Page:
|Cholera bacteria--Courtesy of CDC|
Johnson & Johnson's ($JNJ) Crucell is officially out of the cholera space, and France's Valneva is in. And that means it's Valneva that's about to inherit some hefty competition that's coming up through its rivals' pipelines.
On Monday, the European biotech inked a €45 million pact to acquire Crucell's Dukoral, picking up all assets, licenses and privileges related to the vaccine. Valneva will finance the buy with a combination of debt and equity, Reuters reports, with the companies expected to complete the deal in February.
The pickup will expand Valneva's marketed vaccine portfolio; currently, it boasts a number of vaccine development programs in areas like pandemic influenza, Clostridicum difficile and Lyme disease, but it only sells products that protect against Japanese encephalitis.
But Dukoral is set to face a couple of challengers in the not-too-distant future, and it's especially vulnerable in poor countries where its cost of $4 to $9 per dose is too pricey. The vaccine also requires large quantities of water for delivery, and it can only last a few weeks without refrigeration.
|Hilleman Laboratories CEO Davinder Gill|
Merck's ($MRK) Indian joint venture Hilleman Laboratories, however, is working on an alternative that'll give Dukoral--and Sanofi's ($SNY) Shanchol, which also requires refrigeration--a run for its money. Last summer, it teamed up with Sweden's Gotovax AB to develop an affordable, easy-to-administer dry powder vaccine that should eventually cost "significantly less than one U.S. dollar," Hilleman CEO Davinder Gill said at the time.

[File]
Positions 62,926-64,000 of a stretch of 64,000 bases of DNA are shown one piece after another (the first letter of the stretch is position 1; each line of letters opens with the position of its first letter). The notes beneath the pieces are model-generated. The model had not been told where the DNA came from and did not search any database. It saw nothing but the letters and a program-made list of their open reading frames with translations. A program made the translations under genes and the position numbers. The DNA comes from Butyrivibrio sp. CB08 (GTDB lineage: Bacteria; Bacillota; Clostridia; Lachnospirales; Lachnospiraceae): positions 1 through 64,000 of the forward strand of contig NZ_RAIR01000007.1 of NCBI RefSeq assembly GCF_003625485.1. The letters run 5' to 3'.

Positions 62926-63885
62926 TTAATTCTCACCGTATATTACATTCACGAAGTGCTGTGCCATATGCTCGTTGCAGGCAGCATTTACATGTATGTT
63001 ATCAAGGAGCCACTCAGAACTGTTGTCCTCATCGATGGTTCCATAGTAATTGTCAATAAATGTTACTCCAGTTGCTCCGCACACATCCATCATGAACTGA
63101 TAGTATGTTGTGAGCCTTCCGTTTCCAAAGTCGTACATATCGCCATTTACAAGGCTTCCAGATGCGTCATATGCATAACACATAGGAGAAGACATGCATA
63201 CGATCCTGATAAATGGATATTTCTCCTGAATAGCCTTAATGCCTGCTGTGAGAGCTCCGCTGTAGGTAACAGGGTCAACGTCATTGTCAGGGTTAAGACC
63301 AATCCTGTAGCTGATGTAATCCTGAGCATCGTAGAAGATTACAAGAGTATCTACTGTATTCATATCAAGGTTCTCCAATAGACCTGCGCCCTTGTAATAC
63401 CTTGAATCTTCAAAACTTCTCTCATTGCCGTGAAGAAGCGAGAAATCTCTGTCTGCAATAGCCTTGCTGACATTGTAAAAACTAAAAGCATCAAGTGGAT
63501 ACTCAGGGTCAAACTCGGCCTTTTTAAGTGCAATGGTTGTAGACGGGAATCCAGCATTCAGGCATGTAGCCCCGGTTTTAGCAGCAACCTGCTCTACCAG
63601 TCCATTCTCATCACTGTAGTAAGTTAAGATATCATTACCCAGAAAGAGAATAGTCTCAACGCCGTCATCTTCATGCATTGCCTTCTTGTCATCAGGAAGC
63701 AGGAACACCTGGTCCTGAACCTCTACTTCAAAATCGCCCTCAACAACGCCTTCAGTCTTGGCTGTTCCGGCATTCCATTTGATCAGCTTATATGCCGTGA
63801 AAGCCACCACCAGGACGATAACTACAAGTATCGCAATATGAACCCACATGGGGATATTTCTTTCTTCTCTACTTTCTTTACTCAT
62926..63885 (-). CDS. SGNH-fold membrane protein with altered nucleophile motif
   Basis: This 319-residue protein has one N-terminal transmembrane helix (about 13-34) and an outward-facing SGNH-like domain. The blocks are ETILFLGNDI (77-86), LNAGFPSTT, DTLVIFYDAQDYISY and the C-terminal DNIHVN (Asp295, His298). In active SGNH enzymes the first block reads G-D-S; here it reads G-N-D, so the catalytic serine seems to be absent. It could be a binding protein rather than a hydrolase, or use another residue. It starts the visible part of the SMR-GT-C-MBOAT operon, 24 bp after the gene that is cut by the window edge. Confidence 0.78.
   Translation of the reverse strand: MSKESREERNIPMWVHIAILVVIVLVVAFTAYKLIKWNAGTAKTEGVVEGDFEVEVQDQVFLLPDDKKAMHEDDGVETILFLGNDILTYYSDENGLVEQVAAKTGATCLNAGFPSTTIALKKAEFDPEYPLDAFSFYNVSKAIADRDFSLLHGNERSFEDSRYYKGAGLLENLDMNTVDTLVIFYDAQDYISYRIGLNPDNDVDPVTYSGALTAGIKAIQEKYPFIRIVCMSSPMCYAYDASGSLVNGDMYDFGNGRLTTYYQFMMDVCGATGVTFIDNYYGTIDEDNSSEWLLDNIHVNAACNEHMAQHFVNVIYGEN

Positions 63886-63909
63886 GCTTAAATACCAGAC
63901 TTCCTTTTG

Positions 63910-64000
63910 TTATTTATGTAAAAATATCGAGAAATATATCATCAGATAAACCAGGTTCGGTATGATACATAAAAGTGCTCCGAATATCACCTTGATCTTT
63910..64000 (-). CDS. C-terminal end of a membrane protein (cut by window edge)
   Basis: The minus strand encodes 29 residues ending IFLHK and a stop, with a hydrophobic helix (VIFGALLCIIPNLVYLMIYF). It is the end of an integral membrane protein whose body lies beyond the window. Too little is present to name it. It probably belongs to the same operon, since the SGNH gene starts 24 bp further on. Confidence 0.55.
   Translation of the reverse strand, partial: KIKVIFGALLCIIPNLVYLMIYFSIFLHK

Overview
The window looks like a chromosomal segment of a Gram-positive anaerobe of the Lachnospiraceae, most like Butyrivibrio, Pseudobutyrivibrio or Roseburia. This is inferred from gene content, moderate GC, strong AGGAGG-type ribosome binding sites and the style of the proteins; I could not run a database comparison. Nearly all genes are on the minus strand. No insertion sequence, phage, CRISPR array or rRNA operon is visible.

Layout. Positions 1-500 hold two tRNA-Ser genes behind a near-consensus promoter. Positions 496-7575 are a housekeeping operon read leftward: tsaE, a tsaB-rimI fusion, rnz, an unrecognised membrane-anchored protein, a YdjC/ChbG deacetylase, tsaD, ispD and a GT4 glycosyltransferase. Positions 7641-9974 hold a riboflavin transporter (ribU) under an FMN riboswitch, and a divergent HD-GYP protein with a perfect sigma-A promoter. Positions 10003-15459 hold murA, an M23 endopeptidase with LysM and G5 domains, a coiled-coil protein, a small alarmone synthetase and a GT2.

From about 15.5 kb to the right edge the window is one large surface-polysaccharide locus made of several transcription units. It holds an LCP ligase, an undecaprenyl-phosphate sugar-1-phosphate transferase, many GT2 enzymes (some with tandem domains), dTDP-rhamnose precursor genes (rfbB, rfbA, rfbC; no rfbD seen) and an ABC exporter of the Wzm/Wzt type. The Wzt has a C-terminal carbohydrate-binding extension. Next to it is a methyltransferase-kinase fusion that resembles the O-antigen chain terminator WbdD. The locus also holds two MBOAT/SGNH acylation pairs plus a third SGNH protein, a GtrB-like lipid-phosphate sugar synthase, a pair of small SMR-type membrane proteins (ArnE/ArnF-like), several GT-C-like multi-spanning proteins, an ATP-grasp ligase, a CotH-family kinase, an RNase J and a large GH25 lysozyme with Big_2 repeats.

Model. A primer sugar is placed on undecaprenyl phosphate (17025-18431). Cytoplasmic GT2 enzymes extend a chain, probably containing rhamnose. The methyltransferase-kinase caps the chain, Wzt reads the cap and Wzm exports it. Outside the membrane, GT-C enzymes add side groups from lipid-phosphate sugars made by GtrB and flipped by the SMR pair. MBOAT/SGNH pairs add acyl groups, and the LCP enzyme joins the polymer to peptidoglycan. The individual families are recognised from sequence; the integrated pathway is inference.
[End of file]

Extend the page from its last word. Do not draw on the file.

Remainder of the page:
PaxVax, too, is working on a cholera vaccine, Vaxchora, though the California company plans to aim it at travelers heading to high-risk cholera countries. Last month, it said it planned to submit a BLA for the single-dose candidate in mid-2015 after the prospect succeeded in a 3,000-patient Phase III study.
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